Barclays’s revenues from so-called payment-protection insurance, net of claims and provisions for alleged misselling, was about 940 million pounds in the ten years through 2012, it said. One undisclosed sales person was found earning 2 1/2 times more commission for selling a loan with PPI than without, according to the report.
Barclays paid 70.8 million pounds in fines to the Financial Services Authority in the three years through 2012, according to the report. It set aside 2.6 billion pounds to compensate clients who were wrongly sold PPI.
“Financial contribution was paramount,” Salz wrote. “In both the retail bank and the investment bank, the success stories were largely attached to strong personalities, successful sellers and revenue earners and individuals who demonstrated cleverness and an ability to win.”
The lender’s structured capital-markets business, or SCM, which U.K. lawmaker Nigel Lawson described as “a fancy name for tax avoidance,” in 2007 made 1.19 billion pounds of revenue for the lender. The division, which hasn’t before reported its revenue, “adopted a policy of transparency” with the U.K.’s tax office, according to the report.
SCM, which Jenkins said he plans to close, was behind two tax loopholes the U.K. Treasury called “highly abusive” last year, depriving the public of more than 500 million pounds.
“We consider that this is another example of Barclays’s failure to assess adequately the reputational damage of its actions, inclining to rationalise its behaviour on technical arguments rather than reaching a broader judgment of reasonable public expectations,” Salz wrote in the report. “In doing so, it further eroded trust in Barclays.”
Salz also criticized the bank’s dealings with regulators as being focused on the letter rather than the spirit of the law.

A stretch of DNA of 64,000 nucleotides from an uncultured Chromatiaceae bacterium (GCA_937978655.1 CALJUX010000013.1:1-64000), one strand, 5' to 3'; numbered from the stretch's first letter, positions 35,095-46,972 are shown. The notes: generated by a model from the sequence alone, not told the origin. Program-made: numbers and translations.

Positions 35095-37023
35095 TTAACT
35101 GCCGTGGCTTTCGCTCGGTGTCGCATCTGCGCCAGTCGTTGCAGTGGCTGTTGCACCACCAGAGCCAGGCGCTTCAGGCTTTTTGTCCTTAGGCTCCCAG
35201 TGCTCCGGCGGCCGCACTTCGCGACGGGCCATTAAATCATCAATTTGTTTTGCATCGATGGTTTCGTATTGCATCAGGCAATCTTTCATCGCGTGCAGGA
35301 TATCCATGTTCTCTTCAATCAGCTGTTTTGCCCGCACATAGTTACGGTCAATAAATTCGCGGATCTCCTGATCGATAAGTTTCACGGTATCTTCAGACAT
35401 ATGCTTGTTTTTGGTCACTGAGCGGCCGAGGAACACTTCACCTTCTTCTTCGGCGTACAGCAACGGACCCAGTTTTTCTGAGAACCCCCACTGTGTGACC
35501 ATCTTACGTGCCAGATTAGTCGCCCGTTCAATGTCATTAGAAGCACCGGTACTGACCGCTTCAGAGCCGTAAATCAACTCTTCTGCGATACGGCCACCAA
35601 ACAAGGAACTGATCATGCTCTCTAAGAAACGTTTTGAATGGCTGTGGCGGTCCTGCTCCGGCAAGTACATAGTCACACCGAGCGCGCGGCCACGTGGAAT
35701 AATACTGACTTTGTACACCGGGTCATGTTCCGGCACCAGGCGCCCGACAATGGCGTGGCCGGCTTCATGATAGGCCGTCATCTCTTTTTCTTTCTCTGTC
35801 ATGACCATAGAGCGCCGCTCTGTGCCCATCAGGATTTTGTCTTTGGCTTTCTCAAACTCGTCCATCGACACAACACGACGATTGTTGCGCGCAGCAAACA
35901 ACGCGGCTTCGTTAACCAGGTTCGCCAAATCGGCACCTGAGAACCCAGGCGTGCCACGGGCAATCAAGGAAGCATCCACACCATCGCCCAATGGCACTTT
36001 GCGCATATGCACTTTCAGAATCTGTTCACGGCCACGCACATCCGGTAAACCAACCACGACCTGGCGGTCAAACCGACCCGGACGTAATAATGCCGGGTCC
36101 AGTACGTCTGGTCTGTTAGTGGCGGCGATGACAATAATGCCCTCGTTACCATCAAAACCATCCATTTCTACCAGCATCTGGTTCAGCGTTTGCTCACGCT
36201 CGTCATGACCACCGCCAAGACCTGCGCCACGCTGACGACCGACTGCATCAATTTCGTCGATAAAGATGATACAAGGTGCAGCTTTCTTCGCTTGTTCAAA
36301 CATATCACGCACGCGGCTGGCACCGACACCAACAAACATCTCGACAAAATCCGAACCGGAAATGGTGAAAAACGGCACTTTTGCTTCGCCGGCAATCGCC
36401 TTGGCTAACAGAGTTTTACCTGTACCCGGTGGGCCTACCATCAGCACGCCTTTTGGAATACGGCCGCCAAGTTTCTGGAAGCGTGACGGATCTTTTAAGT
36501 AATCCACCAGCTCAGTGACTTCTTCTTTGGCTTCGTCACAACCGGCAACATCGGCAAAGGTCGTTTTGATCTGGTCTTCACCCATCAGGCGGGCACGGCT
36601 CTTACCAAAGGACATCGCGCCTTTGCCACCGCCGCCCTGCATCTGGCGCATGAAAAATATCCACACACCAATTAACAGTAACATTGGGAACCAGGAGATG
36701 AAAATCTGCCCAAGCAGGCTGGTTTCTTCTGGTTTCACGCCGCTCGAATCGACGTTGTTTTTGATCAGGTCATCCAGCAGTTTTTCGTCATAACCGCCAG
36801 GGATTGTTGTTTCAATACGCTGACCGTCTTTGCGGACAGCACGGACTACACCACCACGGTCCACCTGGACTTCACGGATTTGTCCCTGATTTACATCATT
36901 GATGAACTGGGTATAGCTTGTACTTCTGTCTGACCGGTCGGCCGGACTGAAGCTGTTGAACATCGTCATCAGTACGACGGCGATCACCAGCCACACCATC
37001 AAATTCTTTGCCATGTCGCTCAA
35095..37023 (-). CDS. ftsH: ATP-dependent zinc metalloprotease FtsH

That “institutional cleverness,” he wrote, “stretched relationships with regulators and resulted in them and the market questioning some of Barclays’ financial information,’’ such as its valuations of illiquid assets and control systems.
Barclays is being investigated by the U.K.’s Serious Fraud Office for fees it paid in 2008 to Qatar’s sovereign-wealth fund as the lender sought money to avoid a government bailout. Salz said in a telephone interview today that the report didn’t cover current investigations because “we were never going to do enough to be useful,” he said.
“We were not asked in our review to personalize findings or place blame on particular individuals,” Salz said. “We tried to link the failings to recommendations to change and find a blueprint for the future rather than spend too much time looking at the past.”
The review cost 17 million pounds, including costs for legal advice paid by Barclays and 1.5 million pounds paid to Rothschild for Salz’s time. Salz wasn’t paid directly by Barclays.
Pensions & Investment Research Consultants Ltd., a corporate-governance adviser based in London, said in an e-mailed statement following today’s report that “an obvious conclusion is that Barclays has become too big to understand.”